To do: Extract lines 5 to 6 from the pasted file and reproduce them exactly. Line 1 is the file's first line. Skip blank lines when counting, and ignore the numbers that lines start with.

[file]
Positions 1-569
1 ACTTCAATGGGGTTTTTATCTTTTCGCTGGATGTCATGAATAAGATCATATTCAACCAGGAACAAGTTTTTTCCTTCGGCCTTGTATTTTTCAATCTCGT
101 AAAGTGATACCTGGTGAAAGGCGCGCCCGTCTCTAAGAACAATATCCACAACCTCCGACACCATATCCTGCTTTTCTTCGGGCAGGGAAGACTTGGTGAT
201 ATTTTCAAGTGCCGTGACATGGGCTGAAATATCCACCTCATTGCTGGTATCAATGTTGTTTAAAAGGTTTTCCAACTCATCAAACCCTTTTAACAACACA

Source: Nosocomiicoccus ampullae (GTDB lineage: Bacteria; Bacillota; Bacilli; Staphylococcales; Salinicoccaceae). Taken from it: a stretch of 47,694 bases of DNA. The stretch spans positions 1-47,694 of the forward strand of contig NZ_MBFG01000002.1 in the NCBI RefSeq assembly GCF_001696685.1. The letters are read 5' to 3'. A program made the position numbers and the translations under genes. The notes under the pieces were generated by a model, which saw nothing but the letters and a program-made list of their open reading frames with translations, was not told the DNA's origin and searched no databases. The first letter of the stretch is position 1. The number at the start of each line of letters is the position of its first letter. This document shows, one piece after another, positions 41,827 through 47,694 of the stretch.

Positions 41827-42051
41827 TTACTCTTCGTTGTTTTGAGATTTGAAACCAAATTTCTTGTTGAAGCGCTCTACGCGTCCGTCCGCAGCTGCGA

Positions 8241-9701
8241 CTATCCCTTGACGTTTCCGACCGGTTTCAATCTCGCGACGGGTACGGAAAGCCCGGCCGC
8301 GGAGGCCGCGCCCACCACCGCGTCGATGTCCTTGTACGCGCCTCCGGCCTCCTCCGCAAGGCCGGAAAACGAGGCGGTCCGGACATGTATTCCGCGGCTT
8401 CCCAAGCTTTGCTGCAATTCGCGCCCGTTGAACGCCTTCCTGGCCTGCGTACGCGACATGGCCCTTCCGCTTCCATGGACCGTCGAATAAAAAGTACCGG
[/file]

Source: Nosocomiicoccus ampullae (GTDB lineage: Bacteria; Bacillota; Bacilli; Staphylococcales; Salinicoccaceae). Taken from it: a stretch of 47,694 bases of DNA. The stretch spans positions 1-47,694 of the forward strand of contig NZ_MBFG01000002.1 in the NCBI RefSeq assembly GCF_001696685.1. The letters are read 5' to 3'. A program made the position numbers and the translations under genes. The notes under the pieces were generated by a model, which saw nothing but the letters and a program-made list of their open reading frames with translations, was not told the DNA's origin and searched no databases. The first letter of the stretch is position 1. The number at the start of each line of letters is the position of its first letter. This document shows, one piece after another, positions 41,827 through 47,694 of the stretch.

Positions 41827-42051